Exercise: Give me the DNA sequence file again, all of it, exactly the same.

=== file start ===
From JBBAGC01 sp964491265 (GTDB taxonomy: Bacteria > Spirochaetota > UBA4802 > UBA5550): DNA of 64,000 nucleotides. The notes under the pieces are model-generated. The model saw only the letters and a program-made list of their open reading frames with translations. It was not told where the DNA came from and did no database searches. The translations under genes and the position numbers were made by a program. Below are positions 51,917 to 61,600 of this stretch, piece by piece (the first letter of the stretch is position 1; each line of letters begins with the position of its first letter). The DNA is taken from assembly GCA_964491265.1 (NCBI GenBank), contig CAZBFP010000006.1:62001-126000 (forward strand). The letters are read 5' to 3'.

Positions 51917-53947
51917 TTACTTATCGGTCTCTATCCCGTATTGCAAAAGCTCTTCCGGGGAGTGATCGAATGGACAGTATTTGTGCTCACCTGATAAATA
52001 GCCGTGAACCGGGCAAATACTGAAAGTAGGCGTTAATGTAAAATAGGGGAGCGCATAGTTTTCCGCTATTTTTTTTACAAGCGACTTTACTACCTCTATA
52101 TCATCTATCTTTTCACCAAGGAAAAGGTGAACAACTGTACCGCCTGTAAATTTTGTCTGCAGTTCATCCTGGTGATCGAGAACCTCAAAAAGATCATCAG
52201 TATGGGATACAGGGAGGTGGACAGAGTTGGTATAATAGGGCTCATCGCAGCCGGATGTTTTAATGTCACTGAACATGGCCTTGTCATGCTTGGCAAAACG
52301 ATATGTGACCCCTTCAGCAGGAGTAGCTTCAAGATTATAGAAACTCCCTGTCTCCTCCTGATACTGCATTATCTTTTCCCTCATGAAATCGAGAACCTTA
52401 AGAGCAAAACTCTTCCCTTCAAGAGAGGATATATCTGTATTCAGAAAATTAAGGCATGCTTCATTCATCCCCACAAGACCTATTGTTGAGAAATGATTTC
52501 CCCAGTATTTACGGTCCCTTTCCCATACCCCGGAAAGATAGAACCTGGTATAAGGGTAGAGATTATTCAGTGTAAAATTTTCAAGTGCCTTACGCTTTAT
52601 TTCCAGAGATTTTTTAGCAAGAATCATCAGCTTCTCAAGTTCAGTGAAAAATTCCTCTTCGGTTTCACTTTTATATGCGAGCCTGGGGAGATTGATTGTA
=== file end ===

From JBBAGC01 sp964491265 (GTDB taxonomy: Bacteria > Spirochaetota > UBA4802 > UBA5550): DNA of 64,000 nucleotides. The notes under the pieces are model-generated. The model saw only the letters and a program-made list of their open reading frames with translations. It was not told where the DNA came from and did no database searches. The translations under genes and the position numbers were made by a program. Below are positions 51,917 to 61,600 of this stretch, piece by piece (the first letter of the stretch is position 1; each line of letters begins with the position of its first letter). The DNA is taken from assembly GCA_964491265.1 (NCBI GenBank), contig CAZBFP010000006.1:62001-126000 (forward strand). The letters are read 5' to 3'.

Positions 51917-53947
51917 TTACTTATCGGTCTCTATCCCGTATTGCAAAAGCTCTTCCGGGGAGTGATCGAATGGACAGTATTTGTGCTCACCTGATAAATA
52001 GCCGTGAACCGGGCAAATACTGAAAGTAGGCGTTAATGTAAAATAGGGGAGCGCATAGTTTTCCGCTATTTTTTTTACAAGCGACTTTACTACCTCTATA
52101 TCATCTATCTTTTCACCAAGGAAAAGGTGAACAACTGTACCGCCTGTAAATTTTGTCTGCAGTTCATCCTGGTGATCGAGAACCTCAAAAAGATCATCAG
52201 TATGGGATACAGGGAGGTGGACAGAGTTGGTATAATAGGGCTCATCGCAGCCGGATGTTTTAATGTCACTGAACATGGCCTTGTCATGCTTGGCAAAACG
52301 ATATGTGACCCCTTCAGCAGGAGTAGCTTCAAGATTATAGAAACTCCCTGTCTCCTCCTGATACTGCATTATCTTTTCCCTCATGAAATCGAGAACCTTA
52401 AGAGCAAAACTCTTCCCTTCAAGAGAGGATATATCTGTATTCAGAAAATTAAGGCATGCTTCATTCATCCCCACAAGACCTATTGTTGAGAAATGATTTC
52501 CCCAGTATTTACGGTCCCTTTCCCATACCCCGGAAAGATAGAACCTGGTATAAGGGTAGAGATTATTCAGTGTAAAATTTTCAAGTGCCTTACGCTTTAT
52601 TTCCAGAGATTTTTTAGCAAGAATCATCAGCTTCTCAAGTTCAGTGAAAAATTCCTCTTCGGTTTCACTTTTATATGCGAGCCTGGGGAGATTGATTGTA